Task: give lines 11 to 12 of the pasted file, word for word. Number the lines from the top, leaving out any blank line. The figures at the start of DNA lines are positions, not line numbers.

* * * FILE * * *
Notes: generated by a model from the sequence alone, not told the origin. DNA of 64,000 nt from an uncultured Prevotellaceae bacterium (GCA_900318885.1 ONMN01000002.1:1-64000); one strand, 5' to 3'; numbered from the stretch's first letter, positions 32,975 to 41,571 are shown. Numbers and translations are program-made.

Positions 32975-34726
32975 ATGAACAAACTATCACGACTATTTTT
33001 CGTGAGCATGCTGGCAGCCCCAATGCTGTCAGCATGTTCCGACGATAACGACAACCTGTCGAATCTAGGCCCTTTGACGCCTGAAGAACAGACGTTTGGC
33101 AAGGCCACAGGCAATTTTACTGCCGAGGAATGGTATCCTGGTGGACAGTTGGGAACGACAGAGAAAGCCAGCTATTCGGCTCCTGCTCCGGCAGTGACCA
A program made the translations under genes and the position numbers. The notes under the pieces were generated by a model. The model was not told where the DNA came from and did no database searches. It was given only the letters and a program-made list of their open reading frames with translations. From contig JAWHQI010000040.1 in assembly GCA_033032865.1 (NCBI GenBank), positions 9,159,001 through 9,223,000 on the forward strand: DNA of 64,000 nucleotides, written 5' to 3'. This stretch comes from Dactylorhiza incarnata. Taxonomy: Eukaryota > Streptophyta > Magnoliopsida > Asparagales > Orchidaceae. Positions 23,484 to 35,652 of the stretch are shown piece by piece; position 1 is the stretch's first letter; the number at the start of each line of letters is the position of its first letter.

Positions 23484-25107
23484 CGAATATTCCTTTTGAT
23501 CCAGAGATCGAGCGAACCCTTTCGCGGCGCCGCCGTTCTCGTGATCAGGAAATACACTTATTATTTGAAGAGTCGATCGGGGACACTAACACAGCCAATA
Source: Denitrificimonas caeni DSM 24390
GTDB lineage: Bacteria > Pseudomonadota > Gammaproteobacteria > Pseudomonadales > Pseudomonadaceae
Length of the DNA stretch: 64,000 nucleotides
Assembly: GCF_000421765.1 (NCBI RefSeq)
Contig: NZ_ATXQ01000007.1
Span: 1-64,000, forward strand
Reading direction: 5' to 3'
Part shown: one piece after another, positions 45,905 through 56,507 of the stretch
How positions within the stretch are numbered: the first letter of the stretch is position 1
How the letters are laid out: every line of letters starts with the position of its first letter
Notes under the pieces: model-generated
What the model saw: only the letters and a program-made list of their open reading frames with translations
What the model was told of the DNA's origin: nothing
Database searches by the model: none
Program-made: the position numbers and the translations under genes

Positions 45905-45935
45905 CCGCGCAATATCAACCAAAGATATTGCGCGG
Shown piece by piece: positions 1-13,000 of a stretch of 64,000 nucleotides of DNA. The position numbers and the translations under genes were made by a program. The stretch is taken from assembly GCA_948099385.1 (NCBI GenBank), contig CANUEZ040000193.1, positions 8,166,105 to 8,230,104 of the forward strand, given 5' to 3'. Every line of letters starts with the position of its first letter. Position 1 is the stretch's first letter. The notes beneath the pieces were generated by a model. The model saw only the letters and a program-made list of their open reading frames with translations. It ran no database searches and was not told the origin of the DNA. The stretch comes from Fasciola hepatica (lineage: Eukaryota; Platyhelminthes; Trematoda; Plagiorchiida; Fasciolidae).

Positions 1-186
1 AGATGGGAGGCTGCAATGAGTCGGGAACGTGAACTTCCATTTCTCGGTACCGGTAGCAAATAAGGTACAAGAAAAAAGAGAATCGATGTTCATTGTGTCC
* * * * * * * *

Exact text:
GTDB lineage: Bacteria > Pseudomonadota > Gammaproteobacteria > Pseudomonadales > Pseudomonadaceae
Length of the DNA stretch: 64,000 nucleotides